Inflation watchers–just about everyone in the financial markets these days–will focus on Thursday’s auction of $13 billion in 10-year TIPS (Treasury Inflation-Protected Securities) in the search of clues about the direction of inflation.
The auction of inflation-protected Treasuries (the value of the principal rises with inflation so holders of these Treasuries are protected from the power of inflation to eat away at the buying power of money) won’t tell us anything about the course of inflation. Prices may be about to spin out of control as the April CPI (Consumer Price Index) inflation numbers argued or the year to year jump of 4.2% in the all-items CPI could, as the Federal Reserve has argued, be a fleeting response to supply-chain breakdowns caused by the pandemic. The results of the auction won’t settle that debate.
But the auction will tell us something perhaps even more important in the short-term and medium-term than the actual trend of the inflation rate. The auction, the first offering of TIPS since an April 22 auction of 5-year maturities, will tell us what the markets and investors expect from inflation. And in the short and medium term its those expectations that will move bond and stock prices.
Cash has been flowing into TIPS and ETFs that invest in TIPS at a rate that reflects rising market worries about inflation. Last week, the five-year inflation breakeven rate jumped to 2.82%. That the highest since 2005. The yield on the 10-year (non-inflation protected or regular) Treasury rose to the highest level in a month.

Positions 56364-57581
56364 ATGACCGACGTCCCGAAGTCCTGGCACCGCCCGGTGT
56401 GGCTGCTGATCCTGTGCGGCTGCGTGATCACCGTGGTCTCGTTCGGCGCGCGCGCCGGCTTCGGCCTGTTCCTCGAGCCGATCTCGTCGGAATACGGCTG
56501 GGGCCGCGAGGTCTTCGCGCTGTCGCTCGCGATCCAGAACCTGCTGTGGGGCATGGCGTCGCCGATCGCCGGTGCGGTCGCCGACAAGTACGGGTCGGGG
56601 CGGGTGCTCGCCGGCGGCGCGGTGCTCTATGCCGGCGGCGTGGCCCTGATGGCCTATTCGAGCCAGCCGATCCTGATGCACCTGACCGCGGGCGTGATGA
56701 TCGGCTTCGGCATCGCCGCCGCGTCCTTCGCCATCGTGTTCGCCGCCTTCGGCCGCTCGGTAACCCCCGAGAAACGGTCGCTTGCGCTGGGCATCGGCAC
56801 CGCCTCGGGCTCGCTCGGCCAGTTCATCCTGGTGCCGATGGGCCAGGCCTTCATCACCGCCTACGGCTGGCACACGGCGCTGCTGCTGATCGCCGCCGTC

The Federal Reserve is acting like its trying to manage the TIPS market, which strikes some observers (such as yours truly) as a sign that the central bank is trying to prevent inflation expectations for taking off. On Thursday, May 13, the New York Fed announced plans to reduce the amount of TIPS it will purchase over the next month–that would leave more TIPS available for other buyers. The U.S. Treasury has also announced that it will boost the size and frequency of TIPS auctions in coming quarters. That too would have the effect of increasing supply and to prevent a run up in price.
The April 22 auction of 5-year TIPS had the strongest demand since 2019.
A similar, or stronger auction, would reinforce expectations that inflation is on a march higher.